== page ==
• “The Arguments About Shale Oil and Gas Must Be Over” – Frackmaster Speaks Out

Fuel for Thought

“The Arguments About Shale Oil and Gas Must Be Over” – Frackmaster Speaks Out

Nov 17 2014

Commenting in advance of a UK debate in the House of Lords on the Economic Affairs Select Committee’s report on “The Economic Impact on UK Energy Policy of Shale Gas and Oil,” Chris Faulkner, CEO of Breitling Energy Corporation (USA) and known in the media as the ‘Frack Master’, said: “The Select Committee has made some valid points and recommendations, and most appear to be in agreement that shale oil and gas in the UK will bring massive benefits to the country, following the success seen in the US.

“It is difficult to overstate the benefits that are flowing from shale in the US. We have gone from being an importer of up to 56 billion cubic feet of natural gas each year to the possibility, now, of energy independence being within reach.

“The UK Government is also mindful of its own energy security, although the threats to gas supplied to Europe from Russia seem to have diminished for the time being,  and the energy mix, with the question of whether the lights will go out this winter a possibility considering the fall in the safety margin. There has also been the EU deal on the carbon emissions reductions by 2040 and now the call, only last week, from the UN to eliminate fossil fuels completely by 2100 if we are to avoid excesses in global warming.

“Yet, despite universal acceptance of the likely benefits of shale, the unquestionable success in the US, the over-reliance on imported gas supplies, the reducing electricity generating capacity and the need to move to lower-carbon generating, there are still some voices of dissent.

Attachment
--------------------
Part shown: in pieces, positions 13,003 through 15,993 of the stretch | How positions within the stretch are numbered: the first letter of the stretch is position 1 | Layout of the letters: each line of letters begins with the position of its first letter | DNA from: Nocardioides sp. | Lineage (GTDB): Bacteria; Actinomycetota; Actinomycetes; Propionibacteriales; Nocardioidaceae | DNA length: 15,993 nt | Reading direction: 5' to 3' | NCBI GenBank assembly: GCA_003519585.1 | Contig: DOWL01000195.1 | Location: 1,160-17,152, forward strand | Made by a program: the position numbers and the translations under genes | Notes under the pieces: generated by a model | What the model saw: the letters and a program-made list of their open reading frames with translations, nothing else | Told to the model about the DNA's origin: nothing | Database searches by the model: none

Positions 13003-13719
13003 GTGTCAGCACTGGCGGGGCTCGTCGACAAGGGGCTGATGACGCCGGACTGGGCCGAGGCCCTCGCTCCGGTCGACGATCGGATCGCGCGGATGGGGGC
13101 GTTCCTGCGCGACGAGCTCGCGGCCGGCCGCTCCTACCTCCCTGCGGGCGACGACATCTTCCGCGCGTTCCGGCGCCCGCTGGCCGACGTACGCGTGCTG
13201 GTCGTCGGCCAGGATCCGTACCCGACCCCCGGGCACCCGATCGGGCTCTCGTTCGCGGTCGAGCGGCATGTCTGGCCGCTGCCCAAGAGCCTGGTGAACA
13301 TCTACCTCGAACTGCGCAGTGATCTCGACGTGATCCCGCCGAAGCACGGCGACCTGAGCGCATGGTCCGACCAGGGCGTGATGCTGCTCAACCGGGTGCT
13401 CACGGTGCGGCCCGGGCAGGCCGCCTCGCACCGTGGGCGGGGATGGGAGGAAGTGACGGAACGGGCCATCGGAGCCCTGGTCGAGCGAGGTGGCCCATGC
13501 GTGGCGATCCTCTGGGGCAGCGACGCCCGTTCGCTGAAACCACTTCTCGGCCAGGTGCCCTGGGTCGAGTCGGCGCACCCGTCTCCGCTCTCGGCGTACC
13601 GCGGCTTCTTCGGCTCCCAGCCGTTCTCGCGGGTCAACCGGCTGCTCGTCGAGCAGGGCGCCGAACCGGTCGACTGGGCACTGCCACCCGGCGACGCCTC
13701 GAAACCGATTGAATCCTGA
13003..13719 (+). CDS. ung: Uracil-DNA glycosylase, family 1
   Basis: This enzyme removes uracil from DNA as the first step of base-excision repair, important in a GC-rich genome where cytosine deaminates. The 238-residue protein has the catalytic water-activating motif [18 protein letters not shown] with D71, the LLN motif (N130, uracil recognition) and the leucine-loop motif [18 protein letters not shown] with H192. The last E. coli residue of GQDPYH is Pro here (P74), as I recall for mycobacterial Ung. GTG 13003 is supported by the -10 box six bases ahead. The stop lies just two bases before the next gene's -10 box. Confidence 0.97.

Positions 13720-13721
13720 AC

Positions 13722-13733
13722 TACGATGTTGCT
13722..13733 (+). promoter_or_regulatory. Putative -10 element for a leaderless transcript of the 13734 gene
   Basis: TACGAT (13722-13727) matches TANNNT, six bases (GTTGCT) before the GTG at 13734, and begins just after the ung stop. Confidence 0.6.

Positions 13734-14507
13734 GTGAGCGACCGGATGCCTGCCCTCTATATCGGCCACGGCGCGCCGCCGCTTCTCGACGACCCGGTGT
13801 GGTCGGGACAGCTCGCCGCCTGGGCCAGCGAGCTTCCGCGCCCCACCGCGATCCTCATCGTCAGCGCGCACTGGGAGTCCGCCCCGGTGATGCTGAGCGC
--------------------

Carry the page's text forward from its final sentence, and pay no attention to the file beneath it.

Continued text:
“Shale oil and gas is not a panacea, but it is a good interim step to reduce the UK’s reliance on coal and gas imports for electricity generation. It will enable gas prices to be stabilised and carbon emissions to be reduced while new energy technologies are developed.

“The UK needs to accelerate its move down the path to shale oil and gas exploration. Wells have to be drilled so we can see what is actually down there and whether it can be brought up in quantity.”

Studies conducted in 2012 and 2013 by HIS, a Colorado-based information and data services firm, found that the economic benefits from the fracking boom in the US include the following, and the same would be expected to occur proportionately in the UK as the industry grew: Growing US oil and gas industry jobs by 40% from 2007–2012, compared with a 1% increase in the rest of the private sector during the same period; Supporting 2.1 million jobs in 2012, growing to 2.5 million in 2015, 3.0 million in 2020, and 3.9 million in 2035; Of the jobs indirectly related to fracking, adding 515,000 manufacturing jobs by 2025.; Petrochemicals employment alone will increase from 53,000 in 2013 to 149,000 in 2015 and almost 319,000 in 2025; Manufacturing will enjoy a cost advantage over foreign competitors of 5–25% due to reduced energy costs; Increasing government revenues (federal, state, local) by $1.6 trillion from 2012 to 2025; Reducing the US trade deficit by $180 billion by 2022; Spending $216 billion on infrastructure from 2012 to 2025, and Adding to personal per capita wealth by $1,200 in 2012 and $3,500 in 2025, mainly through energy savings and income increases.

 


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